Cyber-Spies Intercepted Sensitive Files, Emails From Nortel: Report – Security – News & Reviews – eWeek.com

Attackers breached Nortel and had free rein to spy on its internal network and communications from 2000 to 2009, according to an internal report. As usual, China is the prime suspect.

Chinese hackers allegedly breached telecommunications company Nortel in 2000 and these cyber-spies gained access to reams of sensitive technical documents, as well as internal communications and email, for nearly 10 years, according to a report in The Wall Street Journal.

The attackers, suspected of being based in China, breached the network using stolen credentials and installed spying software deep within the company’s networking environment to gain access to all documents and communications, the Journal reported Feb. 14. The breach appears to date as far back as 2000, Brian Shields, the former senior advisor for systems security at Nortel who led the internal investigation, told the paper.

via Cyber-Spies Intercepted Sensitive Files, Emails From Nortel: Report – Security – News & Reviews – eWeek.com.


McConnell, Chertoff and Lynn: Chinas Cyber Thievery Is National Policy—And Must Be Challenged – WSJ.com

By MIKE MCCONNELL, MICHAEL CHERTOFF AND WILLIAM LYNNOnly three months ago, we would have violated U.S. secrecy laws by sharing what we write here—even though, as a former director of national intelligence, secretary of homeland security, and deputy secretary of defense, we have long known it to be true. The Chinese government has a national policy of economic espionage in cyberspace. In fact, the Chinese are the worlds most active and persistent practitioners of cyber espionage today.Evidence of Chinas economically devastating theft of proprietary technologies and other intellectual property from U.S. companies is growing. Only in October 2011 were details declassified in a report to Congress by the Office of the National Counterintelligence Executive. Each of us has been speaking publicly for years about the ability of cyber terrorists to cripple our critical infrastructure, including financial networks and the power grid. Now this report finally reveals what we couldnt say before: The threat of economic cyber espionage looms even more ominously.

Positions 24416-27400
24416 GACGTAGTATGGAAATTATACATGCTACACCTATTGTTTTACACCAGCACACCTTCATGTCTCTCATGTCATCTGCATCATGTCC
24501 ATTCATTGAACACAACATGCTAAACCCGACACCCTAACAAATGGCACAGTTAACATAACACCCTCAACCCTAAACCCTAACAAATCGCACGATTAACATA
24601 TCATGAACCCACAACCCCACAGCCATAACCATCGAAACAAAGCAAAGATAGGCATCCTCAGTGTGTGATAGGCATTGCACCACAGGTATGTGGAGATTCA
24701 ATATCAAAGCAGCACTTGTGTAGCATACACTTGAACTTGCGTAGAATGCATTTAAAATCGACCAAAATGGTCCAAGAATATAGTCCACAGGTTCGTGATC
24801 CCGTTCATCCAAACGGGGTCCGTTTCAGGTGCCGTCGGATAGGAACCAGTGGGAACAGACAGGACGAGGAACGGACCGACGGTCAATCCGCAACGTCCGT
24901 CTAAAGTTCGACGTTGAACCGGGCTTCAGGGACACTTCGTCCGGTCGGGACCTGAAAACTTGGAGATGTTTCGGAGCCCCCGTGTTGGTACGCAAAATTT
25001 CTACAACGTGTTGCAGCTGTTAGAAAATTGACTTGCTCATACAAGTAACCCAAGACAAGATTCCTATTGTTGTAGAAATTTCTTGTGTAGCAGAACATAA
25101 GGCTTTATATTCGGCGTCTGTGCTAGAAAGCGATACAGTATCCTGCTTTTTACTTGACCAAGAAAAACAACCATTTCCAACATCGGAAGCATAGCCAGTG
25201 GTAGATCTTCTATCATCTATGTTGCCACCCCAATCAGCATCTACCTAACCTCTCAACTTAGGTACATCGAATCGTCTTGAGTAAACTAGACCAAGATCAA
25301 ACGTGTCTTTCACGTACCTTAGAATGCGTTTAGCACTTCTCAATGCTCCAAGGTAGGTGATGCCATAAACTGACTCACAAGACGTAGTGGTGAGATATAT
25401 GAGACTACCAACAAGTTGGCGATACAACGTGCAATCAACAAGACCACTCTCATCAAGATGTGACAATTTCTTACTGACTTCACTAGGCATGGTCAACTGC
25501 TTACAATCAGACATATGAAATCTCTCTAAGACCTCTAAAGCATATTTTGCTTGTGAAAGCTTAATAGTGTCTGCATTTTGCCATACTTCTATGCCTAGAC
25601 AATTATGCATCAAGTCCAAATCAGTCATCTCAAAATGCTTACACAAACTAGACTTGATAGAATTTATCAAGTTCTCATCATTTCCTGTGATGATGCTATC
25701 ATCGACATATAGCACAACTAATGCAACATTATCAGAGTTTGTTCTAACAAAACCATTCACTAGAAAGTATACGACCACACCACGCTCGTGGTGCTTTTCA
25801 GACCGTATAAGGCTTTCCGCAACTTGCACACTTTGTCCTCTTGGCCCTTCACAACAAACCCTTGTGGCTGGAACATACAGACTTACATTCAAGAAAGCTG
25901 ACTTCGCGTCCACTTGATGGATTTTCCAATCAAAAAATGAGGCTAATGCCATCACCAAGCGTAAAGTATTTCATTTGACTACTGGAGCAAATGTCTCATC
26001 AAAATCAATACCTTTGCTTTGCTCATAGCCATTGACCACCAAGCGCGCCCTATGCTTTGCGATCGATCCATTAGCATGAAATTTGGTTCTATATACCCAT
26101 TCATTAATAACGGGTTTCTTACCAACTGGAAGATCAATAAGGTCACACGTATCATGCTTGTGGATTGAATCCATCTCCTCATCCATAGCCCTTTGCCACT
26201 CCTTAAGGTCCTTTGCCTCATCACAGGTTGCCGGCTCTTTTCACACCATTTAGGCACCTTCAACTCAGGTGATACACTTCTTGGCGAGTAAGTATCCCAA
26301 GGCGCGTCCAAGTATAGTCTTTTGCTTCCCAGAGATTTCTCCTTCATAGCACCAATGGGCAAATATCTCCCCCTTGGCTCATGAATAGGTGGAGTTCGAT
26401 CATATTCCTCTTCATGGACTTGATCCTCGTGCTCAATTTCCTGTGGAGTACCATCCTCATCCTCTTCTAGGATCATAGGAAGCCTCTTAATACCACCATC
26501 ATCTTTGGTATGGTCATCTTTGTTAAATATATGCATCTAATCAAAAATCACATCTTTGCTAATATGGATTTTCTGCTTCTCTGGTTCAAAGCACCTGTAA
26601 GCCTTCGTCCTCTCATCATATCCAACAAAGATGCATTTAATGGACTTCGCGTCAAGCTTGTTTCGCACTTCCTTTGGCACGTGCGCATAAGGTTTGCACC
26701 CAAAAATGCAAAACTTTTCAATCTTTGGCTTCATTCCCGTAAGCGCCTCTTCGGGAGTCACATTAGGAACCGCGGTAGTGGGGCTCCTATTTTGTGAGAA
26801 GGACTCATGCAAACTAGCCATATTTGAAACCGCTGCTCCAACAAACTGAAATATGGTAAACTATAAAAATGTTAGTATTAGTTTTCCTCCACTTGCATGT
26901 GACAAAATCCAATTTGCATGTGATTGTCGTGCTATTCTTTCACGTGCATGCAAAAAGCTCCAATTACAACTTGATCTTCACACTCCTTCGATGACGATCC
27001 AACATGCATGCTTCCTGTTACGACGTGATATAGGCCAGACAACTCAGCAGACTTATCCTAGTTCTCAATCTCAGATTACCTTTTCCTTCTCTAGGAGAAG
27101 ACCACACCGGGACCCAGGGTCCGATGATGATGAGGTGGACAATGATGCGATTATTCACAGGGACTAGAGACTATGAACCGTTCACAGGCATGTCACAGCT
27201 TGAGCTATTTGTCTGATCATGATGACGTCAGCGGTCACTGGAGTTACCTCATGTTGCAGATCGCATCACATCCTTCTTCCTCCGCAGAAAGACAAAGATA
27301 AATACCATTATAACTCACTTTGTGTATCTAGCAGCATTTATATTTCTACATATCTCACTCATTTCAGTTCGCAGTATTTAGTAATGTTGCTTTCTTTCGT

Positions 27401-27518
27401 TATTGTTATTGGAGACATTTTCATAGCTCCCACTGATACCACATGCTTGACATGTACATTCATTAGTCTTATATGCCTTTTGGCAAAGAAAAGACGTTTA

via McConnell, Chertoff and Lynn: Chinas Cyber Thievery Is National Policy—And Must Be Challenged – WSJ.com.


Sykipot Trojan targets US DoD smart cards

SECURITY RESEARCH OUTFIT Alienvault has revealed that Chinese cyber criminals are using malware to hack smart cards used by the US Department of Defence (DoD).

The latest strain of the backdoor access Trojan called Sykipot is being used to gain remote access to protected resources. A spear phishing technique is used to persuade the target to open a pdf file that lets the malware loose. It then uses a basic keylogger to steal credentials of cards used in the reader.

via Sykipot Trojan targets US DoD smart cards – The Inquirer.


China’s Cyber Command | China Power

Chinese analysts and officials like to point out that it was the United States that first set up Cyber Command and thus, in their view, militarized cyberspace. Yet Chinese military thinkers are clearly thinking about what type of organizations and institutions they will need to conduct offensive cyber operations and to defend their own networks against attacks. An interesting piece in China Defense Daily lays out some of the characteristics necessary for “a highly effective command system for cyber war mobilization.”

— Military and civilian networks are interconnected, and the resources needed for cyber war permeate society; military units, social organizations, and even individuals “will all possibly become combat forces during a cyber war.”

via China’s Cyber Command | China Power.